Brandy to the rescue

… at Brandy Hole  

Brandy Hole sounds like a made-up name for a pirate story, but it isn’t: Deep in the saltings and mud flats of  the upper reaches of an Essex river,  it was always said to be a good  place for landing contraband;  it still could be,  for a modern drug, cigarette or illegal immigrant smuggler sneaking in from the Thames Estuary on a dark night. It was also a place for old boats to come to die, sagging their broken bellies into the mud of the creeklets that wander through the saltings. Some were used as weekend houseboats, until the rot and the constant rise and fall did for their ribs and planks, and they began to fill and empty with each flood and ebb tide. They would have made good hiding places.

Sailing a small dinghy from Brandy Hole was a challenge, because the river almost empties at low tide; in between it rushes in one direction or the other as the tide rises and falls, which provides a great lesson in how to manoeuvre with, against and across the currents.

I raced my boat a little, because there was (and still is) a sailing club there.  But I spent more time following the tide, up river and into the smaller and even muddier creeks near the tidal head of the river at Battlesbridge, and out again with the ebb. Sometimes I would head down river to Burnham on Crouch, the grand sailing centre of the East Coast;  it was a dull passage, between high sea walls that kept the water from the farmland, which could only be glimpsed at the top of the tide when the boat was lifted up. The logic of working the tides dictated that high tide sailing, and the views over the sea wall to fields and woods, were only at the beginning, when leaving Brandy Hole for Burnham on the ebb, and on the return, when arriving back with the current on the top of a rising tide. The rest of the passage was like sailing down a wide drain.

The river was a much lonelier place then than now. The new town of South Woodham Ferrers had not been built, the village of North Fambridge had not expanded, and there was no marina further down river in Althorne Creek.  The bleak river did not treat mistakes kindly, as I found when I sailed down towards Burnham on a grey gusty day, using all my weight to hold the boat upright.

I was a regular single-handed sailor as a teenager, since only a couple of my London friends were mad enough to like the idea of muddy Essex sailing. On that day, a sudden powerful wind whipped down on me  as I passed a side creek, but it quickly fell away to nothing, as gusts often do inland; it was the drop in the wind that caused the capsize. The boat was pulled on top of me by my own weight, because I had moved outboard to hold her upright, but failed to move back inboard fast enough when the wind fell. I was caught under the boat, struggled out, held onto the hull and began to get my strength up for the righting manoeuvre, where the objective is to stand on the centreboard and use its leverage to pull the boat the right way up. There was not another boat on the river at that moment.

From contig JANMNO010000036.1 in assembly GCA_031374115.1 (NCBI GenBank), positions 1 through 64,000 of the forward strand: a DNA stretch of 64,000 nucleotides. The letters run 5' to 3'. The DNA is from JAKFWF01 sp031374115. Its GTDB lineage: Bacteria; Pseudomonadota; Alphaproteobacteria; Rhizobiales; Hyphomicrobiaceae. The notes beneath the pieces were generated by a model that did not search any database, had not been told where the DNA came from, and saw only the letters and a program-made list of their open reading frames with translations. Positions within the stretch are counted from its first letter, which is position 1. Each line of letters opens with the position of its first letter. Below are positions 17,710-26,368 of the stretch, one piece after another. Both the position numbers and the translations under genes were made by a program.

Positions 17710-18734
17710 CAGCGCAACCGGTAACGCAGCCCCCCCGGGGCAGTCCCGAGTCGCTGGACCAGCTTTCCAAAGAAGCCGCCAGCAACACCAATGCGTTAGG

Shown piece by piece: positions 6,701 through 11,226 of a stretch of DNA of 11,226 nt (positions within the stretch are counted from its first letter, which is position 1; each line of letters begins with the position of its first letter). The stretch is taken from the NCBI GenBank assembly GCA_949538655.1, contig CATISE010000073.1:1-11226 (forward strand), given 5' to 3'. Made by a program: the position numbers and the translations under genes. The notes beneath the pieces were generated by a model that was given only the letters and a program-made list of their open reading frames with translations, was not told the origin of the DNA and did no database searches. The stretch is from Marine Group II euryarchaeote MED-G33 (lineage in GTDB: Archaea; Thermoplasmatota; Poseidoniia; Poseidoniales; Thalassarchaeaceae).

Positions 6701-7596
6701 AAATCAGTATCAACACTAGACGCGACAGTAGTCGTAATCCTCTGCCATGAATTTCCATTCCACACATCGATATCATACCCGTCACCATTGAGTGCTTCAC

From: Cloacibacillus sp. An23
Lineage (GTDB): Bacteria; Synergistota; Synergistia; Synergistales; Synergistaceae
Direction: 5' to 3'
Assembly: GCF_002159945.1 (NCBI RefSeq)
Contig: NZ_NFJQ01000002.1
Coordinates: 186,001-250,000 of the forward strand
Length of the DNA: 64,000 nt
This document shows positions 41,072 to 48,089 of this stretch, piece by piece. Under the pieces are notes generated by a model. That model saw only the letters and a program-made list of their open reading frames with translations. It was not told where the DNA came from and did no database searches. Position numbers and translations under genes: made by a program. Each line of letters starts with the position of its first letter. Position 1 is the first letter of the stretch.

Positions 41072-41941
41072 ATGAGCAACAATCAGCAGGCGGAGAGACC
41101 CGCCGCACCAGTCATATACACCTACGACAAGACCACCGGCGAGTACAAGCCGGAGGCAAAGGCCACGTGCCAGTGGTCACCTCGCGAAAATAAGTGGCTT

But if one thing can go wrong, several do: the boat was drifting rapidly down river with the tide, and the main sheet, the rope that controls the boom and the mainsail, caught round a mooring buoy. The boat moved on downriver until all the slack in the rope was taken up, and then stopped suddenly, moored to the buoy, but with the current rushing past.  With the mast and sail flat on the water, the boat pretended it was a submarine, surging down below the waves; I refused to let go, knowing that, if I did, I’d soon be far down river, unable to get ashore for miles, because the black mud that emerged as the tide fell was dangerous, and to all practical purposes impassable except at certain places where stones had been tipped in, to make landing places for the barges that used to come up to the farms.  Thankfully, I was wearing a lifejacket, made of canvas stuffed with kapok fibres.

I don’t know how long I struggled, but after a while I heard a shout to “hold on”, and began to hear the dipping of oars;  a large wooden dinghy was approaching crabwise across the tide, from North Fambridge, where I could make out a dilapidated wooden hut on the shore.

I was grabbed and helped into the rescue dinghy. The sheet was disentangled from the buoy, the sails on my boat were somehow pulled down to reduce the water drag, and the painter (the mooring rope at the bow) was retrieved and tied to the stern of the big dinghy, by which time I had enough breath to take in  my rescuer. She was old – anybody over 50 appeared very ancient then – and dressed in rough clothes whose detail I cannot remember, though I do recall a brimmed hat and a tanned and deeply lined face.

It must have been with great effort that she rowed her boat and towed my waterlogged dinghy to the shore across the rushing tide.  My boat was beached on a small area of gravelly hard landing, the drain plugs opened, a towel flung round my shoulders and I was  led up to a wooden cabin smelling of tar, oil and smoke, and packed with bits of boating and fishing gear. I wasn’t lectured on my carelessness, but was sat on a wooden chair by a stove and handed a glass of something translucent and brown, and ordered to sip.

 It was harsh and burning at first, but with a delicious peppery after taste once the pain in the mouth and throat had subsided. It was my first taste of brandy.  When I had recovered enough and my boat had drained of water, the bungs were put back in, my rescuer helped me launch, and I sailed back, to Brandy Hole, a lot more cheerfully than I deserved.

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